“That was a series of jobs where, every time, I thought I had peaked. To me, I really had,” he said.
I s there another peak ahead?
“This is an extraordinary run, and that’s why this ‘heir apparent’ business is maddening,” Williams said. “These are pinnacle jobs I’ve had. I have two terrific kids whom I coo with over the phone and a wife with whom I do the same.
“Has anyone said anything to me? They’d be nuts,” he said, agitated. “If they were going to share any plan with me, they’d be crazy. I’ve got a contract that expires in two years. Two years! That’s all I know.”
Said an agent who represents other network reporters: “I think NBC made a mistake by even implying that Williams could replace Brokaw. The kid has huge potential, but they have spoiled it for him.
“Do you swell a head? Do you discourage other people from busting their asses or putting themselves in harm’s way because there is already a designee?” said the agent, who asked to remain anonymous. “If I were Brian Williams, I wouldn’t want to be the designee and have everyone shooting at me.”
Brokaw tends to agree.
“I think it’s unfair to him, though it doesn’t bother me at all,” he said. “It saddles him with an expectation that he may or may not want to be public. He’s a contender and could very well have the job at some point. But I don’t think it’s fair to think of him that way right now.”
Williams’ bosses and some other critics downplay the “heir apparent” stuff, saying that the news business is a different animal today.
“That’s a very traditional question, when everything about the work we do is changing so fast it may not make sense any more,” said NBC News President Lack. “I don’t want to diminish the importance of the anchor job. Tom Brokaw is still the personification of the integrity and intelligence and, I hope, the exciting approach we take with news at NBC. The fact is, Tom would be the first to point out that the opportunities in broadcast news these days are much different than when he ascended to that Peacock throne. I don’t know that Brian Williams, three to five years from now, were he to look at the opportunities he has at NBC, would even choose to be ‘Nightly News’ anchor.”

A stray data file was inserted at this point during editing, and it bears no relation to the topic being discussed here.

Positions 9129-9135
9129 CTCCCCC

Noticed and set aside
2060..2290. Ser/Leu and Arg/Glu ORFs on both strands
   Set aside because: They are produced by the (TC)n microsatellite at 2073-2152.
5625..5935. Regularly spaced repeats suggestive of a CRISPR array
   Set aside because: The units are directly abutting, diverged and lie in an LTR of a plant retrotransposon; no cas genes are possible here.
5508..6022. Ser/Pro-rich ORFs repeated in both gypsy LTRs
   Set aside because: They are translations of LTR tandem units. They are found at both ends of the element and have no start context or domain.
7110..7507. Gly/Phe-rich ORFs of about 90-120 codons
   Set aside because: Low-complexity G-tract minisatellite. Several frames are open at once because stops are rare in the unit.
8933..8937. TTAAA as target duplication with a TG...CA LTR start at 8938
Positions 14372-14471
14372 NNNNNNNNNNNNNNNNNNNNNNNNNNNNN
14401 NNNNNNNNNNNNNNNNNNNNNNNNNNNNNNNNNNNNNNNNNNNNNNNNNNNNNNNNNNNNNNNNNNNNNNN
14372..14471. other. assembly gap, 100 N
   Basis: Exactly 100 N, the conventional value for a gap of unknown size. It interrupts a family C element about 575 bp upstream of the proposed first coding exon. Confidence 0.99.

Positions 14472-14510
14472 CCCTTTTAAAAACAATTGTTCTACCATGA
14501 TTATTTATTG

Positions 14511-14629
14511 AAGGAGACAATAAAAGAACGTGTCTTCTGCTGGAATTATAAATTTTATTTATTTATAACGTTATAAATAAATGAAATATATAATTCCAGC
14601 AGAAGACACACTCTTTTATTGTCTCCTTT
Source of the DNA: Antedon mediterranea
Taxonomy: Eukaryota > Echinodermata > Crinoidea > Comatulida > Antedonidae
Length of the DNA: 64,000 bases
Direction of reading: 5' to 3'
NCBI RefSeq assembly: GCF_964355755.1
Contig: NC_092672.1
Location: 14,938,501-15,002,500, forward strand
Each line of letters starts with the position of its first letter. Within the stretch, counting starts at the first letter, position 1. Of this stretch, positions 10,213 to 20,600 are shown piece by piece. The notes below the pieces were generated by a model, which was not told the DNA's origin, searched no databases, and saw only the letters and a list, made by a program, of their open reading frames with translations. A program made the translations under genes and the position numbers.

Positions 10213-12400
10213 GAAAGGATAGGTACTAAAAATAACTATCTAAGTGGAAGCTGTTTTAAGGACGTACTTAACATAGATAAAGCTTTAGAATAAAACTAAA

“If you think about the top job as being heir apparent to Tom Brokaw, that’s shortsighted,” said Don Browne, the man who brought Williams to NBC. “We don’t define the networks anymore by the news that comes on at 6:30 but in a much bigger way: magazine shows, specials, breaking news.”
Said Phyllis Kaniss, a professor at the Annenberg School of Communications at the University of Pennsylvania: “It’s become easier for even Presidents to go around network news to get their message out. Going around the networks makes them less powerful and less essential.
“In many markets, the local newscast outdraws Jennings and Rather and Brokaw,” she said. “If that continues, would the job be as attractive as, maybe, a newsmagazine job?”
In any case, Williams says he’s too busy and too happy to worry about it:
“I was one of those people who covered the arrival of Air Force One in Philly and New York, standing on the Tarmac wondering what the life was like for those reporters up there. I can start with a much more basic level than that. I was one of the kids watching White House correspondents like Robert Pierpont on that lawn on TV.
“Now I’m on the plane, which is an awesome experience. Let alone when you’re reading a book at 2 in the morning and the only other one awake on the plane is the night-owl President. He comes out of the doorway and he wants to talk about the book you’re reading.
“Why should I even think about more?”